Part 5, DL: Will Jordan Davis devour NFL offenses, too?
He dazzled in shorts, but how do Davis' skills translate? Also, what do scouts think about Devonte Wyatt's off-field issues? Everything you need to know about the D-Line class inside…
This is the 38th year Bob McGinn has written an NFL draft series. Previously, it appeared in the Green Bay Press-gazette (1985-’91), the Milwaukee Journal Sentinel (1992-’17), BobMcGinnFootball.com (2018-’19) and The Athletic (2020-’21). Until 2014, personnel people often were quoted by name. The series reluctantly adopted an all-anonymous format in 2015 at the request of most scouts … The 12-minute, 50-question Wonderlic test was not administered at the NFL scouting combine this year, possibly for the first time. Therefore, players generally took the test at spring timing days in 2021 or at pro days in the past two months. The NFL average score is about 19.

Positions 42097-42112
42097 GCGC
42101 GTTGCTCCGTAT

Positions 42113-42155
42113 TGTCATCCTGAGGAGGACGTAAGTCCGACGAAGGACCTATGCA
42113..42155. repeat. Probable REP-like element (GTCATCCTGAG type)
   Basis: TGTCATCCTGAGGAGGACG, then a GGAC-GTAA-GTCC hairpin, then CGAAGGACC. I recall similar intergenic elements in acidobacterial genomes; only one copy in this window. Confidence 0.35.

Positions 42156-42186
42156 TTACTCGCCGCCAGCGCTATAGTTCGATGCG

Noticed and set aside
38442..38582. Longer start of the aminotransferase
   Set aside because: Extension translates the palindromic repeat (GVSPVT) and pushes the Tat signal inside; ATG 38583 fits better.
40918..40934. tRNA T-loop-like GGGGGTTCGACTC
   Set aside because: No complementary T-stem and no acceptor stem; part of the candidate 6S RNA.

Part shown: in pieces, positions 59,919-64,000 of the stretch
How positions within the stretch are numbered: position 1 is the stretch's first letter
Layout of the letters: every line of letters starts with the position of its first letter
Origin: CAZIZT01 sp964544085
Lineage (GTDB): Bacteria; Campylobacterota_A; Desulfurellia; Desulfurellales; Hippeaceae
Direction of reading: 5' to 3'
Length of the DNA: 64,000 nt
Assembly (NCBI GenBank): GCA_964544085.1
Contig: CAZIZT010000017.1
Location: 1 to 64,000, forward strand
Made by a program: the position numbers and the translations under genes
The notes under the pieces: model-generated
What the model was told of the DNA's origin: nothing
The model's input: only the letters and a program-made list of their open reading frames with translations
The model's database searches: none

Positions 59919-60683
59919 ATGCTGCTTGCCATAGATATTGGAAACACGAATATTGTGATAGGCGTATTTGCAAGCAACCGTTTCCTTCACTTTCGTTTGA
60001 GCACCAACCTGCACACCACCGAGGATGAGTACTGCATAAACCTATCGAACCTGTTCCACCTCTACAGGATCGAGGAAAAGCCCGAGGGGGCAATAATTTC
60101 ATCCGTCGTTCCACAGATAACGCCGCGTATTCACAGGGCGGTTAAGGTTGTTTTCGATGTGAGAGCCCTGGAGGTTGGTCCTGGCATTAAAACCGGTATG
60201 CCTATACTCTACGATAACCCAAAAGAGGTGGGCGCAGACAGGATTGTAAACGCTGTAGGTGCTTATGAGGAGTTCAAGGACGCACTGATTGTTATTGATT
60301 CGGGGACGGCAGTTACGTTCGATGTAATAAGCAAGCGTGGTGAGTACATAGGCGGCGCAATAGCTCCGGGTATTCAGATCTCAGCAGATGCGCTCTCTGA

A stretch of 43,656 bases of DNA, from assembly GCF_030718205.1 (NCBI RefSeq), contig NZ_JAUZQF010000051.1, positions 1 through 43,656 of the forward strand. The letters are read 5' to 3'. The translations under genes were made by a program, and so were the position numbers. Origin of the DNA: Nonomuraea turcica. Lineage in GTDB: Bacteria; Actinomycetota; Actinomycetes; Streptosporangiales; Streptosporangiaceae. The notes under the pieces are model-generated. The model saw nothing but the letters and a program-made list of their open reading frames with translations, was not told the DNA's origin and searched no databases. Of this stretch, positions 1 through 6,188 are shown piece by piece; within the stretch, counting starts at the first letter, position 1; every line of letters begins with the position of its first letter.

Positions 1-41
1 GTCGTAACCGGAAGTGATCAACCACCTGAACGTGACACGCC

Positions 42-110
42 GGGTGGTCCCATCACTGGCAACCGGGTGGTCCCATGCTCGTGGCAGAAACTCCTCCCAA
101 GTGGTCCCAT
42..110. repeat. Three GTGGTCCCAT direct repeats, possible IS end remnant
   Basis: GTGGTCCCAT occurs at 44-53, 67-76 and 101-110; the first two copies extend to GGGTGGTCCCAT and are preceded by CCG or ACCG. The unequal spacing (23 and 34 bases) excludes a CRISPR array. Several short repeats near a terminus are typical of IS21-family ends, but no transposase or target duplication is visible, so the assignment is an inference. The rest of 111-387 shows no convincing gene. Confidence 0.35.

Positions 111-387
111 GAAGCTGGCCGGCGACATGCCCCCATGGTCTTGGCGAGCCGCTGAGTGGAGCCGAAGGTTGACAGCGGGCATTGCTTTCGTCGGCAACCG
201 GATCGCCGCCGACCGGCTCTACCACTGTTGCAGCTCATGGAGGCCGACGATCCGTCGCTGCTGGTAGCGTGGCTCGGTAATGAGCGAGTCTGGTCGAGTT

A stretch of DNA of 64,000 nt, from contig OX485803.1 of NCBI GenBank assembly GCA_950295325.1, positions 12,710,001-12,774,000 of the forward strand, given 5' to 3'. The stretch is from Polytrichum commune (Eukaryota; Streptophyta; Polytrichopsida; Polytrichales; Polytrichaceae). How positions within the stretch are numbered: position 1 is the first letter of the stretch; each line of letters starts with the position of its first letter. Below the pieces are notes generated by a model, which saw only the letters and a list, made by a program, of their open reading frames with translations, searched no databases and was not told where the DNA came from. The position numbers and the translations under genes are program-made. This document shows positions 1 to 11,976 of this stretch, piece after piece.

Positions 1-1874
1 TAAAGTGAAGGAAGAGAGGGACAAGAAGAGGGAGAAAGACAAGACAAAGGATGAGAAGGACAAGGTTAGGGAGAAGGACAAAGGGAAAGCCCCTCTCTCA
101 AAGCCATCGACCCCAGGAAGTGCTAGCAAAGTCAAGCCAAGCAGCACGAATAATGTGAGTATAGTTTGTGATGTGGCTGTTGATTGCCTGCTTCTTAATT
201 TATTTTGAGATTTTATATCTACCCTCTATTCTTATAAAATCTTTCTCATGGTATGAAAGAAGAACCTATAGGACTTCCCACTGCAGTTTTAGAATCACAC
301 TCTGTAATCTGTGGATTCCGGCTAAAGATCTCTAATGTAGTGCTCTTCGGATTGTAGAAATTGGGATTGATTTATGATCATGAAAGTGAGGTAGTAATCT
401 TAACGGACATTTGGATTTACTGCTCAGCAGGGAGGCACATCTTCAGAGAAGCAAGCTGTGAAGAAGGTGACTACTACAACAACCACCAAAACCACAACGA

Today: Defensive Line.
Thirty years ago, Clemson’s Chester McGlockton ran 40 yards at the NFL scouting combine in 5.05 seconds. He stood 6 feet 4 inches and weighed 337 pounds, but with his tendency to balloon up there’s no telling what he might have been a week later.
“I don’t know if you’ve ever seen a 350-pounder run like this guy runs,” Ron Hughes, the Detroit Lions’ director of player personnel, said in April 1992. “But he’s got some holes in him, too.”
Holes? McGlockton didn’t try on half the plays at Clemson, was an obnoxious individual and didn’t like practicing.